Paul Collins avec Mountains and Lowlands: Ancient Iran and Mesopotamia
- A unique general survey of the history of ancient Mesopotamia (modern Iraq) and Iran from 6000 BC-AD 650, told through objects. New photography of objects in the Ashmolean Museum's collection is included, along with six specially commissioned maps
Ancient Mesopotamia and Iran are usually treated separately or as part of a much broader 'Ancient Near East'. However, the developments that lie at the root of our own world - farming, cities, writing, organised religion, warfare - were forged in the tensions and relations between the inhabitants of lowland Mesopotamia (ancient Iraq) and the highlands of Iran. Mountains and Lowlands
explores this relationship providing a detailed but accessible account covering the period 6000 BC-AD 650, from the development of the first agricultural communities to the coming of Islam. The story is told through the superlative Ancient Near Eastern collections in the Ashmolean Museum, Oxford, supplemented by images of photographs of archaeological sites and of iconic pieces in other collections including the Louvre, Paris. The discussion is further supported by six maps commissioned especially for this publication. Contents: 1. Introduction 2. From Village to City: 6000-3000 BC 3. From City to Kingdom: 3000-1500 BC 4. From Kingdom to Empire: 1500-500 BC 5. From India to Egypt: 500 BC-AD 650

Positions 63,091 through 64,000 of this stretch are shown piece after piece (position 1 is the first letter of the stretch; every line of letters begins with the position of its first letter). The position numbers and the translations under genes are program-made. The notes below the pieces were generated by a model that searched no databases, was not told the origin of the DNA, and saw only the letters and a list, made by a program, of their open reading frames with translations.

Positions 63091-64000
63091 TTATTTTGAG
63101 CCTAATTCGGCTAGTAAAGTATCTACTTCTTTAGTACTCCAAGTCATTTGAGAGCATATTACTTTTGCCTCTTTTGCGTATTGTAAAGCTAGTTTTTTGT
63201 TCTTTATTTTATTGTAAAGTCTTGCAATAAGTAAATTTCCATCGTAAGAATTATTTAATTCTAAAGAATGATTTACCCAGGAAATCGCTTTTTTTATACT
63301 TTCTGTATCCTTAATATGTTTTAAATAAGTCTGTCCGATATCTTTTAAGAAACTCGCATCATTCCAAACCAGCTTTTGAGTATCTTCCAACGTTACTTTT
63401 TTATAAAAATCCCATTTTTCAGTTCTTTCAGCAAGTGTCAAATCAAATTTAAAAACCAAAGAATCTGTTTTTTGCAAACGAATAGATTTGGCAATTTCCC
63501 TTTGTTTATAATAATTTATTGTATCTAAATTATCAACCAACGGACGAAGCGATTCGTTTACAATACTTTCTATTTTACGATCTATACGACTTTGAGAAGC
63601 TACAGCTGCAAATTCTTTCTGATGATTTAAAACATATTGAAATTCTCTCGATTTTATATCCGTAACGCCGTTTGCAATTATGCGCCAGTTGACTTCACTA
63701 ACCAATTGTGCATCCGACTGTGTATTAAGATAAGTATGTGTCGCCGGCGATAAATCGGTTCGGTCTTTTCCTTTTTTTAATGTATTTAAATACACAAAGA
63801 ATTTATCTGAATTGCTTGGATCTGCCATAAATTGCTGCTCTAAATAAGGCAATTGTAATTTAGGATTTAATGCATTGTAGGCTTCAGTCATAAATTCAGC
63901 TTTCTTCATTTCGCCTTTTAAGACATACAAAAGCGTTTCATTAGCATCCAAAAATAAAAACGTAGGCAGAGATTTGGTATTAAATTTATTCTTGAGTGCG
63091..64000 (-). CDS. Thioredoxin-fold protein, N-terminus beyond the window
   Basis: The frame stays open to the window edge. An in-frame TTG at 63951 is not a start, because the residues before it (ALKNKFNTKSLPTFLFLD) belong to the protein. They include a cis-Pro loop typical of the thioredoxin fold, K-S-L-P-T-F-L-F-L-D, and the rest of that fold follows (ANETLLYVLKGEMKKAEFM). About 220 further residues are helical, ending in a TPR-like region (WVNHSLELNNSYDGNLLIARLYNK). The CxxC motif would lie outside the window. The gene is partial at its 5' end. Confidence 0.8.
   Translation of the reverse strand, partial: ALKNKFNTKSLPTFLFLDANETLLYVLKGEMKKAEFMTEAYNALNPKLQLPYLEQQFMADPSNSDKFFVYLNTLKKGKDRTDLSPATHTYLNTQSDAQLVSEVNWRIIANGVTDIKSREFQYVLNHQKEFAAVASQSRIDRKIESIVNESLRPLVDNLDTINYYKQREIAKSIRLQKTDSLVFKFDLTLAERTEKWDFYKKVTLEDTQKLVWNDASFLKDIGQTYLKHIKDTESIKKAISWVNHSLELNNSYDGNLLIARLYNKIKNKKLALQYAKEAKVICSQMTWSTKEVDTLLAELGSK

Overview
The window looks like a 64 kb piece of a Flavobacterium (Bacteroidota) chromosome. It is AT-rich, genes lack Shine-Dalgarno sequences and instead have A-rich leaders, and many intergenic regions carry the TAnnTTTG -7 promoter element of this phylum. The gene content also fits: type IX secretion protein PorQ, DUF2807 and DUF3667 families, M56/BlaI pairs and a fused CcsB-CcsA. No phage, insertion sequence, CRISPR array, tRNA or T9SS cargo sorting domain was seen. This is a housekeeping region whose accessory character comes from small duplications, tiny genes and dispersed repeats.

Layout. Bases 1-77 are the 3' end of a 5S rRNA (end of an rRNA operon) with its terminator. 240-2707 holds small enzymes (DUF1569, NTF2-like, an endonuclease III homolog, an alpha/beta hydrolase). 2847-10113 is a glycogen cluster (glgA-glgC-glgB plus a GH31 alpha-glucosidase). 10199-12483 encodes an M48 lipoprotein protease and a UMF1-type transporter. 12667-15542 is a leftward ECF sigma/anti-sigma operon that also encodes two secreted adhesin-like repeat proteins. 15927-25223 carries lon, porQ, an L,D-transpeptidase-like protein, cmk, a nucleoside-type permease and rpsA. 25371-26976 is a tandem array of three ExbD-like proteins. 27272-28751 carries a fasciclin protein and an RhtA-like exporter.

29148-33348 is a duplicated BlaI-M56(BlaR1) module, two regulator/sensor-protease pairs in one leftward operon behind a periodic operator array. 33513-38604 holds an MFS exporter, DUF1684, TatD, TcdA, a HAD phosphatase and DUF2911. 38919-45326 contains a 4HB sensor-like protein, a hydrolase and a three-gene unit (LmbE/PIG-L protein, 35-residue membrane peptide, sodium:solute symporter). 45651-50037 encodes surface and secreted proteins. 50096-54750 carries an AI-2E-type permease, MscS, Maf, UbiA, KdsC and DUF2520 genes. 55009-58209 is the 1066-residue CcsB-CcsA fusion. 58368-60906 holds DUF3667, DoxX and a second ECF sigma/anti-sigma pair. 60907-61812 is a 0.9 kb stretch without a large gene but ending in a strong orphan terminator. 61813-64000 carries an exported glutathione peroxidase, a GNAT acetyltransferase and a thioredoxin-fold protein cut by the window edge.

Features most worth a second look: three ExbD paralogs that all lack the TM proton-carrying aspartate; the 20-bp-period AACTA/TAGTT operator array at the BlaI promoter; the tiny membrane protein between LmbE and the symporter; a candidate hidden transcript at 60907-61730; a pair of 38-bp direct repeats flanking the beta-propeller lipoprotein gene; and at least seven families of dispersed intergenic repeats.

There is no doubt that this publication showcases some of the most beautiful photographs of ancient artifacts... I found this research to be very fascinating and an extremely well compiled collection covering pretty much everything you need to know about both ancient Mesopotamia and Iran.--Petros Koutoupis "Ancient Origins "
Dr Paul Collins is the Jaleh Hearn Curator for the Ancient Near East in the Antiquities Department of the Ashmolean Museum, University of Oxford. He is also a Fellow of Jesus College and Wolfson College, Oxford as well as a Fellow of the Royal Society of Antiquaries, London, and a Member of the Council of the British Institute for the Study of Iraq.